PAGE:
I was having a discussion with a fellow collector, a gentleman who is discerning and educated, about the Cartier Astroregulateur. You can read my detailed explanation of the Astroregulateur here but in essence the movement is designed to address the same issues of gravity as a tourbillon, except in the modern context of a wristwatch. Remember that the tourbillon was originally conceived by Breguet for a clock or pocket watch, which were always standing upright.
My friend had commented the watch was expensive; retail is EUR250,000 or thereabouts. I explained that the Astroregulateur is as complicated as a tourbillon, the winding mechanism alone (including the pendular seconds) has 130 parts, and is functionally identical to a multi-axis tourbillon, at least in theory. And conceptually it was innovative and creative, a novel approach to a known problem instead of the conventional approach which is multiplying the axes of the tourbillon. His response was, "But it's not a tourbillon!"
The Cartier Astroregulateur
So that brings me to the issue of perception . A tourbillon is perceived to be complicated and consequently expensive. Yet that is not quite the case. Traditionally a tourbillon was rare because the parts were small, thus difficult to machine and finish. And subsequent assembly and adjustment was difficult.
Modern technology has made it easier to produce a tourbillon at all levels, which explains why Jaeger-LeCoultre could make the Reverso Platinum 2 tourbillon in a limited edition of 500 in three years. On the other hand, estimates vary but it’s safe to say only a couple of hundred in total, including wristwatches and pocket watches, were made from invention to the nineties.
I have myself disassembled a tourbillon. Well to be specific I disassembled the whole movement and removed the tourbillon regulator as a whole without taking the tourbillon regulator itself apart. I personally feel it is as complicated a taking apart a chronograph, which I have done, and a perpetual calendar, which I have not.
But if you don’t believe me, Christophe Claret made a similar point when I interviewed him in 2010. “The tourbillon is the most simple [movement] of my production. It is a very nice complication, but for me it’s not very technical.” In fact, Claret also said, “This is why many people like to make [tourbillon watches] – to make money."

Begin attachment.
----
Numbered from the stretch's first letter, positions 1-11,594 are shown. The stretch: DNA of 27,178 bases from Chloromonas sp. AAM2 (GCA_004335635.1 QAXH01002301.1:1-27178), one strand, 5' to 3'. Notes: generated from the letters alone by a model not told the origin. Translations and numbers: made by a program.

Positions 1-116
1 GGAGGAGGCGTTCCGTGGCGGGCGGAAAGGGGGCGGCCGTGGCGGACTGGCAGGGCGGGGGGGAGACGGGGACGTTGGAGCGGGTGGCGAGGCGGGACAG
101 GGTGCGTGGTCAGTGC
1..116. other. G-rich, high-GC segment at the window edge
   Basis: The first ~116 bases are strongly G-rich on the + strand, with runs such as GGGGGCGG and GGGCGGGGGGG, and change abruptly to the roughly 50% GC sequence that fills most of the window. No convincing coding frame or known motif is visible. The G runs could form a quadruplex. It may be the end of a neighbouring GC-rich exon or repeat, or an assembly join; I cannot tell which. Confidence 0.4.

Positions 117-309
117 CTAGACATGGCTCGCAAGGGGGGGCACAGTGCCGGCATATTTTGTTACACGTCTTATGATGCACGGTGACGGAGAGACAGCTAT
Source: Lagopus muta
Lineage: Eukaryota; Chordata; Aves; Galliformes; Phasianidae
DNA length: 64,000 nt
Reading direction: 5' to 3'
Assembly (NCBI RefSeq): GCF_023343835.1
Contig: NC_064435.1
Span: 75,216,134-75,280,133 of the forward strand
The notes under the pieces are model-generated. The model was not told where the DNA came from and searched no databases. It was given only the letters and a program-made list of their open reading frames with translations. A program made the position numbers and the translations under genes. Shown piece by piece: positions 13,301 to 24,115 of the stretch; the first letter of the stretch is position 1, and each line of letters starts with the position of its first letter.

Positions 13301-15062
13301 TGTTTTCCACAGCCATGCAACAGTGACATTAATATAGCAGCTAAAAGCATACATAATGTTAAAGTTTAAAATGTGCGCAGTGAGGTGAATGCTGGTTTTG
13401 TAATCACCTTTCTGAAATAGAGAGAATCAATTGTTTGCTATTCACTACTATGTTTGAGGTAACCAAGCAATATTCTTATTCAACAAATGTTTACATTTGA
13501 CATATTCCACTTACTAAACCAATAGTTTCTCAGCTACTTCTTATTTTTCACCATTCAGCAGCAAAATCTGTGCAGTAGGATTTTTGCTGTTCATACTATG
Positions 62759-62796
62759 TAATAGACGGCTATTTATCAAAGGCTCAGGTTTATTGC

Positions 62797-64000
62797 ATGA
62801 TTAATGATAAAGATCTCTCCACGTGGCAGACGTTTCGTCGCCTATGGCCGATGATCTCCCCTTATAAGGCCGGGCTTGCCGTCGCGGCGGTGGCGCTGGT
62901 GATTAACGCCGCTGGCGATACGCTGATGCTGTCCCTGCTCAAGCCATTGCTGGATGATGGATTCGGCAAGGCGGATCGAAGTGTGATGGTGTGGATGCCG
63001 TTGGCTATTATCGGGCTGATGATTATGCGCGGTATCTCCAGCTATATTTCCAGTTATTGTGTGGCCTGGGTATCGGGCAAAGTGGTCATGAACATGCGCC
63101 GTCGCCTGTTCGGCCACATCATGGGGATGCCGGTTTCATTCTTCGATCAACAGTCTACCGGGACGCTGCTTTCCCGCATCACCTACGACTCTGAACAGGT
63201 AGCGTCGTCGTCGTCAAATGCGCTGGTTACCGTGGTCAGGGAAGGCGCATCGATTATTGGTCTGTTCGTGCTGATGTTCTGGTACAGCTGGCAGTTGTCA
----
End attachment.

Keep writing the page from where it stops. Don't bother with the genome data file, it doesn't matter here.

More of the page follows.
And that perception leads to the fallacy that a tourbillon is an intrinsically valuable, rare and complicated mechanism. Some tourbillons are just that, the Patek Philippe ref. 5101 for instance, or the Breguet La Tradition Tourbillon, or the Lange Pour le Merite. But many are not. The Jaeger-LeCoultre Master Tourbillon in my opinion is a great example of the wonders of industrialisation; it is neither refined nor sophisticated, but admittedly it is cheap.
A separate point that emerged in the same conversation was the topic of Cartier itself. Cartier is undeniably a mass market luxury brand. Brand-specific figures are not revealed, but Cartier does EUR2.0 to 2.5 billion in revenue annually. Its bags and perfumes are sold in airports. Cartier is not quite as mass market as Tiffany & Co. or Louis Vuitton, but it starts at a lower price point than say Harry Winston.
Yet to the average consumer who buys the average Cartier item, pen or cufflinks or small trinket, Cartier is an incredibly exclusive and rare luxury brand. Cartier has done a terrific job of building on its history – Cartier does have an amazingly rich history – as well as creating a modern image of high luxury. Those gilt-edged red boxes don’t cost all that much but look brilliant.
High luxury at Cartier
Because of Cartier’s position as a mass market luxury brand, some discerning watch buyers sneer at Cartier Fine Watchmaking. Traditionalists who think Patek makes the best complications and Rolex the best sports watches refuse to acknowledge what Cartier has achieved in high horology, and how much it is still investing to that end.
Yet the products speak for themselves. Anyone who looks closely, at the Santos skeleton for instance, cannot deny it is highly finished and well executed watch. The truth is Cartier, as a whole, is a mass market luxury brand, but its Fine Watchmaking is exactly that – fine watchmaking.
- SJXThis message has been edited by SJX on 2011-03-24 02:49:50